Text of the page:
For the past 30 years, U.S. law has addressed environmental issues by developing narrow programs designed to deal with specific concerns.While this rifle-shot strategy has been quite effective in tackling problems like end-of-pipe discharges, it has unnaturally limited our ability to creatively confront other, more complex challenges.Perhaps nowhere have our conceptual horizons become more restricted than in our perception of the range of "Water Issues" that we face today.
Until recently, water pollution control seemed to focus primarily on the permitting of pollutants-coming-from-pipes-into-rivers.While that is the target of one portion of the Clean Water Act, it only skims the surface of the ways in which water's presence is felt in our nation today.Water as a shared resource; water as a commodity; water as habitat; water as a vehicle for exercising regulatory control - we encounter the new Water Issues in each of these guises.
By way of example, rivers and lakes are now being protected on a watershed basis, rather than just from individual municipal and industrial discharges.Waterways are affected not only by those point source discharges, but also by agriculture, urban runoff, re-suspension of sediments,air deposition of pollutants, instream biodegradation, and a host of other sources of stress and renewal.Programs are springing up to manage the impacts of each unique pollutant source in a way that allows it to contribute to the overall health of the river - e.g., by allowing sources to establish and trade credits where pollutants can be dealt with more economically by one user than by another. Surely this evolving watershed-wide vision of stream protection reaches more interests and presents more opportunities for creative resource management than did the narrow "pollutant from a pipe" model that we all grew up with.
Streams themselves are coming to be considered the sources of pollutants under Superfund's Natural Resource Damages provisions.There, public trustees drive restoration projects designed to address historic sediment deposits in order to restore pre-industrial resource values.Certainly any inventory of Water Issues in the new century would include this Superfund-driven attention to stream sediments.
Water Issues also are coming to define land use.Beyond historic issues of water quantity (which become more acute every year), recent assertions of federal jurisdiction over tiny, largely isolated waters threaten to shrink the land areas capable of development for human use.Based on a key Supreme Court decision in 2001, many had thought that the Water Act's wetlands program might reach only to wetlands on or near waters that were actually navigable.When courts began to opine on this point, however, they tended to reach the opposite conclusion, confirming, for example, that roadside ditches are "jurisdictional waters" entitled to full wetlands protections.While developers historically did not think themselves seriously constrained by Water Issues, they now focus harder on intelligently managing those issues than on any other environmental challenge.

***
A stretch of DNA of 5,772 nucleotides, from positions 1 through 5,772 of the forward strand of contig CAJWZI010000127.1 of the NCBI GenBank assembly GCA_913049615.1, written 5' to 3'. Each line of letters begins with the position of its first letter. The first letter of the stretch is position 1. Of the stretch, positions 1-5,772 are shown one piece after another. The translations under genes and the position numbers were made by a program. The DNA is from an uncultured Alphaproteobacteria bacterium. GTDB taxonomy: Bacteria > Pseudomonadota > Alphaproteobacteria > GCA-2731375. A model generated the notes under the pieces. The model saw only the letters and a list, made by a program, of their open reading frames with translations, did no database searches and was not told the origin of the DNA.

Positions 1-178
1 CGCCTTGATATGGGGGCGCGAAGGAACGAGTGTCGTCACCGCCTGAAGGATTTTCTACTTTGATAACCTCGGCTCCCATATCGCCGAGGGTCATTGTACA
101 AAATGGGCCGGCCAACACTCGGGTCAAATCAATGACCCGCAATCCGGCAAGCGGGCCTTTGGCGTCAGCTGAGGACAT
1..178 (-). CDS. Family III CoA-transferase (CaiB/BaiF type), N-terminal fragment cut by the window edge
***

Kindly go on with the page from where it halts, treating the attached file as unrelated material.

In the same vein, coastal development now runs flush against the competing needs of tidal wetlands and endangered species.Where previously it was enough to ensure that the structure of the coastline was protected, developers in those areas are now finding that they need to take on the characteristics of wildlife managers as they design and build their projects.There, too, Water Issues are calling the tune.
In their turn, agriculture and water supply utilities are facing increasing pressure under the Water Act's NPDES permitting program.Large scale animal feeding operations have already been subjected to nationwide discharge standards and permitting.While agricultural runoff itself is specifically exempted from permitting under the Water Act, and a great reach is required to extend permit requirements to water management agencies (such as agricultural drainage districts), numerous courts have begun to make that reach by addressing the issue of water-to-water transfers.Water Issues are at the core of these potentially historic expansions of regulatory control.
States, of course, have recognized the expanding scope and importance of the new Water Issues and have begun to engage the public.ASIWPCA and America's Clean Water Foundation, for example, have invited public and private organizations from around the world to join with them in sponsoring "World Water Monitoring Day" on October 18, 2004.This annual event inspires individuals and organizations to collect water quality samples at key locations, with the intention of educating the world community on the central, vital importance of clean waters.
In line with that effort, the industrial and municipal communities are recognizing that Water Issues in all of their new and more complex manifestations are at the root of many of the challenges that they will face in the coming years.For years, concerns about water quality have been pigeonholed and managed as narrow permitting questions.Today it is clear that Water Issues arise under more statutes, affect broader interests, and define rights in ways that our historic understanding of them never contemplated.Fortunately, these intertwined issues also present greater opportunity for creative solutions.This, truly, is water's time.
Richard S. Davis, Director,
Beveridge & Diamond, P.C.
Roberta (Robbi) Savage, Executive Director,
Association of State and Interstate Water Pollution Control Administrator email@example.com www.worldwatermonitoringday.org